Intake and Digestibility of Dry Matter and Fiber of Flaccidgrass and Switchgrass1
- J. C. Burns,
- R. D. Mochrie and
- D. H. Timothy2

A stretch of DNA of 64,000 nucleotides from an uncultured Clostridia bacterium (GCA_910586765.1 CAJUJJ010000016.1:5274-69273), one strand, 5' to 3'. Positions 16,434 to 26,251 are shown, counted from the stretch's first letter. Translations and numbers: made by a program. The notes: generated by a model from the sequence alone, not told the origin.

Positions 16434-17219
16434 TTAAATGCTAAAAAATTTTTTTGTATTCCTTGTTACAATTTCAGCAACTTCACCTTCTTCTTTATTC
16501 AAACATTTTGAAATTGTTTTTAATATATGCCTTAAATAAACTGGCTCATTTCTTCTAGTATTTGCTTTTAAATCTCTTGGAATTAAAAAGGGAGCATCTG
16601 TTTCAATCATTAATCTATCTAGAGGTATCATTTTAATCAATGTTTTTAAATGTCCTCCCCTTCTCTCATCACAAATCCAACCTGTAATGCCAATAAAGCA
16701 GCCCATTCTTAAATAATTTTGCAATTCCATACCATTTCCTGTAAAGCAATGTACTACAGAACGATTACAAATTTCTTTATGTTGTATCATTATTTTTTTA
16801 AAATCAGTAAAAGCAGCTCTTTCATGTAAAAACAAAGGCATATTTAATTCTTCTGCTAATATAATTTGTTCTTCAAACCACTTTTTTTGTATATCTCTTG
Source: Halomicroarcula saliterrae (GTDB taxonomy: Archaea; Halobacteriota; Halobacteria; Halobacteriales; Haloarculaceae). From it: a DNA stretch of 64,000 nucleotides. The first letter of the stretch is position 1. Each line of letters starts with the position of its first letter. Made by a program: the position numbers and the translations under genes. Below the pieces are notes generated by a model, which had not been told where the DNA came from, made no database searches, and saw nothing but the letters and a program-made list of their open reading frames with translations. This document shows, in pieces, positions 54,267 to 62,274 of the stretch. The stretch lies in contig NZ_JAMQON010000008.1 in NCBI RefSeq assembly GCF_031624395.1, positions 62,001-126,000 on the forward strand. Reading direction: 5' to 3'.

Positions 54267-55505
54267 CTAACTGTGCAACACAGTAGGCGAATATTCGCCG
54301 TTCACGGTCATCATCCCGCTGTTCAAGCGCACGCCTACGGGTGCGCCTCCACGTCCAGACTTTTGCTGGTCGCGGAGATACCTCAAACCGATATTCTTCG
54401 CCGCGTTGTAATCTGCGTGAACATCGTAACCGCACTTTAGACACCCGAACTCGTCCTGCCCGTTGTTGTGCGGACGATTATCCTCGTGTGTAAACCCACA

Subtropical grasses are generally considered of lower nutritive value than temperate grasses. Flaccidgrass (Pennisetum flaccidum Griseb.) and switchgrass (Panicum virgatum L.) are subtropical species with high quality potentials. The objective of this study was to compare dry matter intake and the digestive coefficients for dry matter and several fiber constituents from hays of flaccidgrass (FG) and switchgrass (SG) with ‘Coastal’ bermudagrass [Cynodon dactylon (L.) Pers.] at similar neutral detergent fiber (NDF) concentrations. Initial growths were harvested as hay at appropriate development stages to obtain forages having similar NDF. Tall fescue (Festuca arundinacea Schreb.) was included to provide comparisons with a temperate species. Hay intakes by eight Holstein heifers were measured in two squares of a 4 by 4 Latin square design. Digestion coefficients were calculated from data obtained during the fourth intake period of each square and were analyzed as a completely random design. The subtropical hays had similar NDF concentrations (0.710 to 0.753 g kg−1), but intakes differed. Coastal bermudagrass (CB) intakes of 2.70 kg 100 kg−1 of body weight were followed by FG (2.29) and SG (2.09). Tall fescue (TF) intakes were similar to those for FG (2.25 vs. 2.29 kg 100 kg−1 body weight). Dry matter digestibility of CB averaged only 0.496 compared with the greater but similar coefficients for the other three hays (0.624 g kg−1). The digestive coefficients for NDF and constituent acid detergent fiber (ADF) and cellulose were similar for FG, SG, and TF, averaging 0.649, 0.587, and 0.675, respectively, compared with lesser coefficients of 0.486, 0.435, and 0.517 from CB. Hemicellulose digestion was similar for FG and SG (avg 0.741) and appreciably greater than for CB (0.537); whereas, that for TF was intermediate (0.683). The greater digestibility of dry matter and fiber of FG and SG, compared with CB, partially explains the reported greater than expected animal daily performance from these two subtropical species and supports their use in ruminant feeding systems.Please view the pdf by using the Full Text (PDF) link under 'View' to the left.
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